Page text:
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But you still pay a lot in the learning curve
The software, called OpenToonz, will release a “Studio Ghibli version” of the software on March 26. The decision to release the software came after Japanese publisher DWANGO acquired Toonz.
Toonz debuted in 1993 and allows animators convert hand-drawn cartoons into digital form.
“During the production of ‘Princess Mononoke’ in 1995, we needed a software enabling us to create a certain section of the animation digitally,” Studio Ghibli Executive Imaging Director Atsushi Okui said in a press release. He said after checking the market, the company landed on Toonz to produce the scene. “Our requirement was that in order to continue producing theatre-quality animation without additional stress, the software must have the ability to combine the hand-drawn animation with the digitally painted ones seamlessly.”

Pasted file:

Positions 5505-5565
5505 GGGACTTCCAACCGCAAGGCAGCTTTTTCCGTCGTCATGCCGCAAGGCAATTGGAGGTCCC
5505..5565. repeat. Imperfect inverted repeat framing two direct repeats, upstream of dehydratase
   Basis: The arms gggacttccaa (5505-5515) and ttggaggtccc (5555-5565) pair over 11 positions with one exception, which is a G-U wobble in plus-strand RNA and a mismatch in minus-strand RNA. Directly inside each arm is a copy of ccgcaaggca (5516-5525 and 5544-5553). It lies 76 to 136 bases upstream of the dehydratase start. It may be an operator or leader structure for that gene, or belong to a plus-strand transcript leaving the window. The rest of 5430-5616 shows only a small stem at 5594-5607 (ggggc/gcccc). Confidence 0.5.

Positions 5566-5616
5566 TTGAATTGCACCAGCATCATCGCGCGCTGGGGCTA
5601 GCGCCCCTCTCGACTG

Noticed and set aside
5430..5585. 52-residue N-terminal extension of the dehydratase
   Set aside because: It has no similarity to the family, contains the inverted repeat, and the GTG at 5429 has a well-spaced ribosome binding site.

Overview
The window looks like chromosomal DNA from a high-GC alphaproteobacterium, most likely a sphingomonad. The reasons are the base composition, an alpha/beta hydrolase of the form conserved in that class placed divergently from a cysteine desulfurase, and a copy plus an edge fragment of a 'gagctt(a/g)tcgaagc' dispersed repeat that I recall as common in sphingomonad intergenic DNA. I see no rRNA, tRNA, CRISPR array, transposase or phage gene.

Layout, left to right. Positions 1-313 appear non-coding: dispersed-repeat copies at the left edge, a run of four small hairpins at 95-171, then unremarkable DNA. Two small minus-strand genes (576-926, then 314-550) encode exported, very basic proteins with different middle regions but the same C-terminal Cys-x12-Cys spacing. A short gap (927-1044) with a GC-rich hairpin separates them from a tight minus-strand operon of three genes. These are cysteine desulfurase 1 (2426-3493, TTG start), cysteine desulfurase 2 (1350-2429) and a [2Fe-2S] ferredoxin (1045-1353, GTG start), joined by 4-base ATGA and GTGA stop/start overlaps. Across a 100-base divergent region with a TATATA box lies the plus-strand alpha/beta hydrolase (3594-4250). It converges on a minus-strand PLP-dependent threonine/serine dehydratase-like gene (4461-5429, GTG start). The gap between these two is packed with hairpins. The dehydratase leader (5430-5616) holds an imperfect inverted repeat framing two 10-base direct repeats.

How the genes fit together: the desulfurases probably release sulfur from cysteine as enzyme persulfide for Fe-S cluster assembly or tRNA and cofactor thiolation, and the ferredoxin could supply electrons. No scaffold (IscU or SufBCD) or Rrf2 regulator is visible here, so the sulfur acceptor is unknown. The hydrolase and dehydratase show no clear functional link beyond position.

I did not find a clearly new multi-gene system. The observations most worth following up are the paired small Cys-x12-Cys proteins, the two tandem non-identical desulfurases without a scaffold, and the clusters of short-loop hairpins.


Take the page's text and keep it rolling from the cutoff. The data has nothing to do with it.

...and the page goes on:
Toonz will still offer a professional version of the software at a “competitive price,” according to the press release.
But don’t expect that people will be making films with the same exquisite beauty as Studio Ghibli just yet. The software takes “considerable effort” to learn, according to Engadget. Making it open source, though, will allow more animators who may previously have been priced out of it to develop their skills and promote their work.
Cynthia McKelvey covered the health and science for the Daily Dot until 2017. She earned a graduate degree in science communication from the University of California Santa Cruz in 2014. Her work has appeared in Gizmodo, Scientific American Mind, and Mic.com.